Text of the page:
By Robert Lucke
For the past three years, 23-year-old Becky Toth has been on one grand adventure, an adventure that started years ago with her love of cooking.
"I would go to both of my grandmothers' houses even when I was little and bake cakes and things like that," Toth said.
During her high school years and maybe even before, Toth baked hundreds of sugar cookies for the children of Van Orsdel United Methodist Church to decorate around Christmas time.
When Toth graduated from high school, she looked into cooking schools. Few existed, and those that did, had long waiting lists.
So she attended Montana State University-Northern for two years majoring in education.
Then one fateful day, she was in Missoula attending a Grizzly-Bobcat football game.
"While I was in Missoula, someone told me there was a cooking school at the Missoula Vo-Tech school," she said. "I checked into it and was told there was a five-year waiting list."
Toth applied, and what she expected to be a five-year wait turned into a five-month wait. She was accepted into the school in March 1999.
Toth found the two-year course interesting and intensive. The first year was divided into culinary arts, where students spent the entire year cooking in various stations, including dining room, hot line, and meats and vegetables.
"I liked party and desserts best, but I learned so much from all of them," Toth said. "Like in soups and sauces, we learned to make one sauce and turn it into 20 sauces."
Along with the culinary school was a restaurant where students got hands on experience in planning, preparation, cooking and serving.
"I soon got sick of eating all that food," she said. "It is the chefs who love to eat. A lot of them are very large."
That first summer, instead of coming back to Havre for her vacation, Toth enrolled in an intensive, three-month baking course.
Twenty students and two professors baked from 6 a.m. to noon every day in a kitchen without air conditioning. It was so hot, Toth said she figures she could survive in any climate.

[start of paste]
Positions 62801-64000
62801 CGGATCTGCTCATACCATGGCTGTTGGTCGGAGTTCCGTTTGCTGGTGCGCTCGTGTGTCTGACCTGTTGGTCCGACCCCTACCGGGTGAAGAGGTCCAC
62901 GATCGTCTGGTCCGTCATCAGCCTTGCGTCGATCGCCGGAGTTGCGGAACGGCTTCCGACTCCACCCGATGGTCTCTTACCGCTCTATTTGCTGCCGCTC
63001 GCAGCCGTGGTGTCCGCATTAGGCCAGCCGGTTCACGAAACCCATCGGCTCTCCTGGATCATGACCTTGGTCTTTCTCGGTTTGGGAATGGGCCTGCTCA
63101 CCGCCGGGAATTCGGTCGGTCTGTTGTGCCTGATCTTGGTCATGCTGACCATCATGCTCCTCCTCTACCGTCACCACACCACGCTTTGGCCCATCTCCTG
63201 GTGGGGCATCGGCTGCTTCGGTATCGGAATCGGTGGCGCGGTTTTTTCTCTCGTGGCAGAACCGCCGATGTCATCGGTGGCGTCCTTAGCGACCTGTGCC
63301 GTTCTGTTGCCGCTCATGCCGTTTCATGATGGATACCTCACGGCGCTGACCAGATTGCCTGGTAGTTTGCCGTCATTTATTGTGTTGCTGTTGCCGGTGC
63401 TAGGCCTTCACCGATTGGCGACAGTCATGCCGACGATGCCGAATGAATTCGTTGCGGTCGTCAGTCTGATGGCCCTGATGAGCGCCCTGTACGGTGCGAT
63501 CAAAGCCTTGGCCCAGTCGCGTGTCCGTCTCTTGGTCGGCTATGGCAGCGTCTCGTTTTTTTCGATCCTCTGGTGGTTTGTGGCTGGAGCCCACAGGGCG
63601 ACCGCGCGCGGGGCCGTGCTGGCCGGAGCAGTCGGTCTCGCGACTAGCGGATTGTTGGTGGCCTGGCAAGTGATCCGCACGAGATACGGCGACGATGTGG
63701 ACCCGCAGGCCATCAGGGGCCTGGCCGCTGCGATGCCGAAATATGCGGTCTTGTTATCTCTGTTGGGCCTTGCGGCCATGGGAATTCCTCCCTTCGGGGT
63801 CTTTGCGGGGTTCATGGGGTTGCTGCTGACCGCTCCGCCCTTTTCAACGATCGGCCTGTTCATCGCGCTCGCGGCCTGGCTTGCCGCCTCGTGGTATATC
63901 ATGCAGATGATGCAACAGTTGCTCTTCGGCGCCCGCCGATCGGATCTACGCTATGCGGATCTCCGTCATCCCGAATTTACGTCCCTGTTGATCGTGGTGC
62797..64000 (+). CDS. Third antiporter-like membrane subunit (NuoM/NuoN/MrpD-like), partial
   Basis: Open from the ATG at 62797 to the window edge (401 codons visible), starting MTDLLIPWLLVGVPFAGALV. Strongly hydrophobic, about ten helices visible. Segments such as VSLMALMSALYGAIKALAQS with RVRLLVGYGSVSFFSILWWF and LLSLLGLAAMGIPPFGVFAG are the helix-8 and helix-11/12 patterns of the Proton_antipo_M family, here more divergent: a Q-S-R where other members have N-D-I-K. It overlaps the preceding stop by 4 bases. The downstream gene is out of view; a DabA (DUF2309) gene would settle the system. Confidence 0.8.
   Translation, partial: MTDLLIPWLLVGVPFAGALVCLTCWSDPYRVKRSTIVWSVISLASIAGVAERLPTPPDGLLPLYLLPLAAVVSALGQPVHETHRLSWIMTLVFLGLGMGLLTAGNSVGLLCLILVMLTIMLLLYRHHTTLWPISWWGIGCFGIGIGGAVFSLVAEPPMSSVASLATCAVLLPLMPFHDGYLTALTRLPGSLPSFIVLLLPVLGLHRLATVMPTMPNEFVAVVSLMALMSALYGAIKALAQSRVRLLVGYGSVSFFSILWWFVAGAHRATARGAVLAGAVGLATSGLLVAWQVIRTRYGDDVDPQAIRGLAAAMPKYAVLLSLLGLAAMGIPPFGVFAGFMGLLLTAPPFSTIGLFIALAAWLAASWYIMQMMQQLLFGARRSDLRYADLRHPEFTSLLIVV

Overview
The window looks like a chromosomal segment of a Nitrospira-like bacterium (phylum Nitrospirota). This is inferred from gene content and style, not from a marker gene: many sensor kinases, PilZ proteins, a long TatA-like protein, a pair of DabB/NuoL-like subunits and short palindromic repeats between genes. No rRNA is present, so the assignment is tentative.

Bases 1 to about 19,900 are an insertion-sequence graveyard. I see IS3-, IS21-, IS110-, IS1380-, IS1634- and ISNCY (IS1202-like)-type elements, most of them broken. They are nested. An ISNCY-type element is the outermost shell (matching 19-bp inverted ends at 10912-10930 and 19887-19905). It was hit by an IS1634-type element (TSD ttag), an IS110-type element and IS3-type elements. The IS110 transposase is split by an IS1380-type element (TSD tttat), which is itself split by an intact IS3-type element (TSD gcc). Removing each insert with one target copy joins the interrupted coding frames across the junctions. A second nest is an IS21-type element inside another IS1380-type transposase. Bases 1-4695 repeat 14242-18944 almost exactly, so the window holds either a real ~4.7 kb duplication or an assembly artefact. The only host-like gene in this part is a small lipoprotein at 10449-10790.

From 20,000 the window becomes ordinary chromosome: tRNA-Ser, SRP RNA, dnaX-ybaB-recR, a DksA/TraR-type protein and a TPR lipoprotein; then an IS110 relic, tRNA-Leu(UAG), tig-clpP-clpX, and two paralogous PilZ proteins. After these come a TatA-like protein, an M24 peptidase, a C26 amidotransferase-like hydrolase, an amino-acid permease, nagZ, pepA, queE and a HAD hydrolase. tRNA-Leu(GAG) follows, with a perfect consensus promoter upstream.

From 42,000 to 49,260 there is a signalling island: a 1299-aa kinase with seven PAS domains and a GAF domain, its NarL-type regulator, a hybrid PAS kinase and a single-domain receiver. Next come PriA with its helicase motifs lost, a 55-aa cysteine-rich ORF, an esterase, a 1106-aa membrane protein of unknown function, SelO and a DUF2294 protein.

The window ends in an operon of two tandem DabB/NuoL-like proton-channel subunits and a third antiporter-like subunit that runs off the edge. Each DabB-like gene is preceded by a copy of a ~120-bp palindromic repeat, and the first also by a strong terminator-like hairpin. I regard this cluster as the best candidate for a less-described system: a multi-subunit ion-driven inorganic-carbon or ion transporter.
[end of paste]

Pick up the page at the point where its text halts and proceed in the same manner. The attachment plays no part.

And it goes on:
"I loved the baking school. Like in pies, no two crusts could come out of the oven looking the same so I got to be very creative. That was fun," she said.
Toth's second year at the culinary school was spent in management classes like purchasing food, sanitation, and beverage management. It also included culinary computer classes where students designed and printed a cookbook. Toth's was called, "Baker Becky's Baker Book."
Toth graduated in May 2001, and before she knew it, folks from Disney World in Orlando, Fla. were approaching her to do a six-month internship in one of their theme restaurants.
She was chosen to work in the Disney Polynesian Resort where they feature Hawaiian type food in two restaurants.
"That couldn't be any further for a girl from Montana to go than to cook in a Hawaiian type restaurant," Toth said, laughing. "But when I got there I really enjoyed it."
Disney ran an apartment complex for their college interns live, so the six months passed quickly, Toth said.
College students, like Disney regulars, are never employees.
"We were not employees. We were always referred to as the cast. We even had costumes to wear," said Toth. "And the tourists who come to Disney World are not tourists, they are guests."
Toth came back to Havre on Jan. 10, 2002. She was barely settled when Disney World called and offered her a permanent job in the same resort that she interned.
So Toth has packed and is on her way back to Disney World to show just how good a girl from Montana can cook Polynesian food.
Best thing about her remarkable odyssey so far?
"That's easy. It is all the great people I have met," she said. Why I even went to a Green Bay Packers game."
Green Bay is Toth's team. She said the day she saw (Packer quarterback) Brett Favre, he was really on.
If there is a downside, it's that she is far away from Havre and her family and friends.
But who knows where this journey will lead Toth next. Maybe next year at this time she will be cooking for the Packers.